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Fans of the “Seinfeld” TV show may remember when Jerry discovered the rental car company had no cars.
Clerk: “Unfortunately, we ran out of cars.”
Jerry: “But the reservation keeps the car here. That’s why you have reservations.”
“I know why we have reservations.”
“I don’t think you do. If you did, I’d have a car. See, you know how to take the reservation. You just don’t know how to hold the reservation. And that’s really the most important part of the reservation.”
Freedom is like rental car reservations. It comes with responsibilities — sometimes the most important part of the freedom.
As in, “Your freedom to swing your fist stops where my nose begins.”
Visiting my uncle’s farm for the first time as a young boy, I followed him out of the cow pasture but failed to close the gate. He kindly explained, “When the cattle get out they’re hard to catch.” That made sense to me. My freedom to wander the farm required my responsibility to close the gates.
Jim Jefferies, an Australian stand-up comedian, compares Americans’ and Australians’ response to mass shootings. As he tells it, during a 10-year stretch there were 10 mass shootings. The next year, 1996, was the worst one. Since then there have been none. Why? The government announced, “That’s it. No more guns.” To which, Jefferies says, Australians responded, “Yeah, well, all right then, that seems fair enough.” An exaggeration? Of course. It’s not easy to get a laugh out of mass murder.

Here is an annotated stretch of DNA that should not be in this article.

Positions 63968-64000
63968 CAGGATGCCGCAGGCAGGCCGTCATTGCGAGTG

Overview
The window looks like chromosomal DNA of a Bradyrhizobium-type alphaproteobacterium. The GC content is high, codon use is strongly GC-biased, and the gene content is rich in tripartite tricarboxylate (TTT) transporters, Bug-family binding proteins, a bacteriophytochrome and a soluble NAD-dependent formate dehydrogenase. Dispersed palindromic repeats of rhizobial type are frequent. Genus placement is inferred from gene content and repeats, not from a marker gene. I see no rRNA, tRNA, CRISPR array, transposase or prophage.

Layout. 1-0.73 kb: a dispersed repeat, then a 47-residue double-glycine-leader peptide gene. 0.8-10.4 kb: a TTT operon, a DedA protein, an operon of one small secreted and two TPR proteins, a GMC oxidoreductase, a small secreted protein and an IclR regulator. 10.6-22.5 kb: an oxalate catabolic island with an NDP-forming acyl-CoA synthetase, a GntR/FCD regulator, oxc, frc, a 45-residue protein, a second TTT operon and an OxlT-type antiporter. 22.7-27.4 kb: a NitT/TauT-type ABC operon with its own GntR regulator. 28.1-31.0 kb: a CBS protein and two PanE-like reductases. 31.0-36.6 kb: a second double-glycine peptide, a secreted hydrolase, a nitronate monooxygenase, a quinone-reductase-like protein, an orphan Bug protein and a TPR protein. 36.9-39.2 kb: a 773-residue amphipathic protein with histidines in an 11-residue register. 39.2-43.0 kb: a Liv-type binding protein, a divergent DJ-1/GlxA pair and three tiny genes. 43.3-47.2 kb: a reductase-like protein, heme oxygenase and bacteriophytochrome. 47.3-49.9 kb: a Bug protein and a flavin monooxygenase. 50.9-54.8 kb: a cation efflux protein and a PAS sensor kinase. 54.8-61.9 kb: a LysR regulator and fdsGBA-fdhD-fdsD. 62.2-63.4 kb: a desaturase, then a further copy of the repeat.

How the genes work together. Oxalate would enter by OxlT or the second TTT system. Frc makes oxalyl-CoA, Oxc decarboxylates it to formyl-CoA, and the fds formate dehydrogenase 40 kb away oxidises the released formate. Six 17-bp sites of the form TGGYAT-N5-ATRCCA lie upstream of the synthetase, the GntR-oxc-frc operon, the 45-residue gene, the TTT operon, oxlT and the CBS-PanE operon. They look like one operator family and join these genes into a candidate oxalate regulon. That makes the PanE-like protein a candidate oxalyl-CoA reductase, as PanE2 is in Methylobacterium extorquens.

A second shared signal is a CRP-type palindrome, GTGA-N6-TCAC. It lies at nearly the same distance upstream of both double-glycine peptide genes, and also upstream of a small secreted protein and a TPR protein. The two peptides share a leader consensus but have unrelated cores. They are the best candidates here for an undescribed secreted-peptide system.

But it makes a point. Like my closing gates, because restricting guns made sense to Australians, they were willing to accept it.
The people in many countries responded that way to their leadership’s COVID pandemic mandates.
Their leaders said, in effect, “There’s a pandemic; already one or two cases here. If we do nothing thousands will die. You will all be tested. Those positive will be isolated. Those they have contacted will be quarantined. Everyone will wear masks and keep their distance.”
And their people responded, like the Australians, “Yeah, well, all right then, that seems fair enough.” Thousands of lives were saved.
In America, our leaders did not take that path, in part because many of our people rejected it. “You’re taking away my freedoms,” they cried. “What freedoms?” we asked. “My freedoms to refuse to be vaccinated, to not wear a mask, to go wherever I want while spreading a life-threatening disease.”
The results? With 4 percent of the world’s population our “freedoms” produced 18 percent of the world’s COVID deaths. Nearly 600,000 Americans died needlessly for others’ “freedoms.”
Similarly, if we are to retain our representative democracy we must accept our responsibility to strengthen the institutions and follow the norms that make it possible. As many countries have discovered, the “freedoms” to storm the Capitol, make it harder to vote, gerrymander districts, promote the big lie and the oligarchy’s wealth, while ignoring public needs, are road signs on the path to authoritarian dictatorships.
Nicholas Johnson, Iowa City, is the author of Columns of Democracy. email@example.com